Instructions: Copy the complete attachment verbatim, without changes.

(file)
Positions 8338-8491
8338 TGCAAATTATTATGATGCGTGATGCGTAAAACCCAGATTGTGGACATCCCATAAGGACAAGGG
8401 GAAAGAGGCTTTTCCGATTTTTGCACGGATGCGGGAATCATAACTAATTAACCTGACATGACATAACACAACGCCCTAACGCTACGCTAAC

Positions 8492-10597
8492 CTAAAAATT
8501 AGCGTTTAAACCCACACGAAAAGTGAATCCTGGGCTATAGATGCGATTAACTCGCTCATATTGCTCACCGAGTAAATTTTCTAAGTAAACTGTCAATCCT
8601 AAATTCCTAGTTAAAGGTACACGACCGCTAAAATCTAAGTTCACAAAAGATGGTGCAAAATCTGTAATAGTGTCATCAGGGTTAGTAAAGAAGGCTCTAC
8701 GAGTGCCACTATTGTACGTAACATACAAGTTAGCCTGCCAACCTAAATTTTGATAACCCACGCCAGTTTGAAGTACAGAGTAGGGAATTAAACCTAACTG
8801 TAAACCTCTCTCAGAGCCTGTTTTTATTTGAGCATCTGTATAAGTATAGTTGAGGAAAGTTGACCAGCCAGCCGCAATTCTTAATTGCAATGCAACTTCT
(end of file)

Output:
Positions 8338-8491
8338 TGCAAATTATTATGATGCGTGATGCGTAAAACCCAGATTGTGGACATCCCATAAGGACAAGGG
8401 GAAAGAGGCTTTTCCGATTTTTGCACGGATGCGGGAATCATAACTAATTAACCTGACATGACATAACACAACGCCCTAACGCTACGCTAAC

Positions 8492-10597
8492 CTAAAAATT
8501 AGCGTTTAAACCCACACGAAAAGTGAATCCTGGGCTATAGATGCGATTAACTCGCTCATATTGCTCACCGAGTAAATTTTCTAAGTAAACTGTCAATCCT
8601 AAATTCCTAGTTAAAGGTACACGACCGCTAAAATCTAAGTTCACAAAAGATGGTGCAAAATCTGTAATAGTGTCATCAGGGTTAGTAAAGAAGGCTCTAC
8701 GAGTGCCACTATTGTACGTAACATACAAGTTAGCCTGCCAACCTAAATTTTGATAACCCACGCCAGTTTGAAGTACAGAGTAGGGAATTAAACCTAACTG
8801 TAAACCTCTCTCAGAGCCTGTTTTTATTTGAGCATCTGTATAAGTATAGTTGAGGAAAGTTGACCAGCCAGCCGCAATTCTTAATTGCAATGCAACTTCT